To be a trustworthy person and an effective leader we must be good under pressure. That means we need to have a pressure relief valve. Praying to God through Jesus Christ and talking with a trusted friend are safe ways to relieve pressure without self-medicating in a destructive way.
Casting our cares on the Lord and confessing our faults to a friend are essential for our spiritual, emotional and physical health.
If we don’t learn to do this consistently we won’t know how to handle pressure properly. Broken people can’t handle pressure; they either blow up or break down. Getting healed and getting healthy is essential if we are going to handle the very real pressures of this life. Below are two short parables to illustrate that often the value of something is determined by how much pressure that something can handle.
In Haiti there are several animals that are used for work and transportation. We will focus on 3 of them: the horse, the donkey and the mule. The horse is a horse. The donkey is a donkey. And the mule is a hybrid between the horse and the donkey. The horse is the best looking and the fastest. The donkey is the smallest and the slowest. The mule is the best of both worlds. We are truly stronger together. The mule can carry the heaviest load. If you go to the market to buy one which one do you think is the most expensive? The horse? Because it’s the fastest and best looking? No! The mule is the most expensive because it can handle the most pressure.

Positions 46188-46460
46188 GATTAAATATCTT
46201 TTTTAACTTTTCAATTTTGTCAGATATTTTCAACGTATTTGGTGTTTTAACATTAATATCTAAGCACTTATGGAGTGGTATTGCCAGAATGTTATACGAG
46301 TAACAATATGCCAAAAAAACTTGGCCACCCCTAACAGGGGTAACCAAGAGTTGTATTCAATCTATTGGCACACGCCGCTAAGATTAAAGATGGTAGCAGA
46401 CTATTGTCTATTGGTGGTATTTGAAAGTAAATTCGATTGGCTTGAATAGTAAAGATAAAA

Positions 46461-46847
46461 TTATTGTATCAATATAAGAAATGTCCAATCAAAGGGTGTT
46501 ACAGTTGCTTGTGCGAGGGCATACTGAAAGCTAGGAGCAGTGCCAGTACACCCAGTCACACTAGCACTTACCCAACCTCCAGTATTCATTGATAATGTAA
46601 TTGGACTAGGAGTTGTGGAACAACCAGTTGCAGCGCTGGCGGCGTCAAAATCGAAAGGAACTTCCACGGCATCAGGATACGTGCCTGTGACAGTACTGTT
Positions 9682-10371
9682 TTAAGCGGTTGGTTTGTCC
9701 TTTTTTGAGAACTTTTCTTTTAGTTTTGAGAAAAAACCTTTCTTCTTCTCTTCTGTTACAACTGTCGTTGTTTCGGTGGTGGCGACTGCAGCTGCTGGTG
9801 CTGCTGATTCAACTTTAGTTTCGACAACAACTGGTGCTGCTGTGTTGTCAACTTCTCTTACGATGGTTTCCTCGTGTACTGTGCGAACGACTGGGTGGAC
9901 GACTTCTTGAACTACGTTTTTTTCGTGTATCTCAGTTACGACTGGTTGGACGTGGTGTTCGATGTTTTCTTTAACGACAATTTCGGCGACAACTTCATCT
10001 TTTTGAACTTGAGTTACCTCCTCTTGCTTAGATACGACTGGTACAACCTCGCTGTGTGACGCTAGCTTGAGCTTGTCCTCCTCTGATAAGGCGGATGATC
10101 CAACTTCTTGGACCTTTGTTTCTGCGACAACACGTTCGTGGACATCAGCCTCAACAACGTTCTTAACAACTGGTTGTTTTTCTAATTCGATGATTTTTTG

In the world of watches Rolex makes a Submariner and a Deep Sea, Sea Dweller. They are almost the same watch. The Submariner is smaller and skinnier. Its face is 40mm. The Deep Sea, Sea Dweller is a bit bigger and a bit thicker and its face is 44mm. The Sea Dweller also has a helium escape valve which can relieve it of pressure if need be. The Sea Dweller has been deeper in the Marina Trench than any other watch ever. Meaning although it is similar and it has the same maker, it can handle more pressure. There is more than a $4000 USD difference in price simply because one can handle more pressure.
Trustworthy people are healed, Trustworthy people are healthy. Therefore trustworthy people are good under pressure. God allows pressure to be put on us to do something in us. Be honest with God and transparent with people and you will become a trustworthy person who is good under pressure.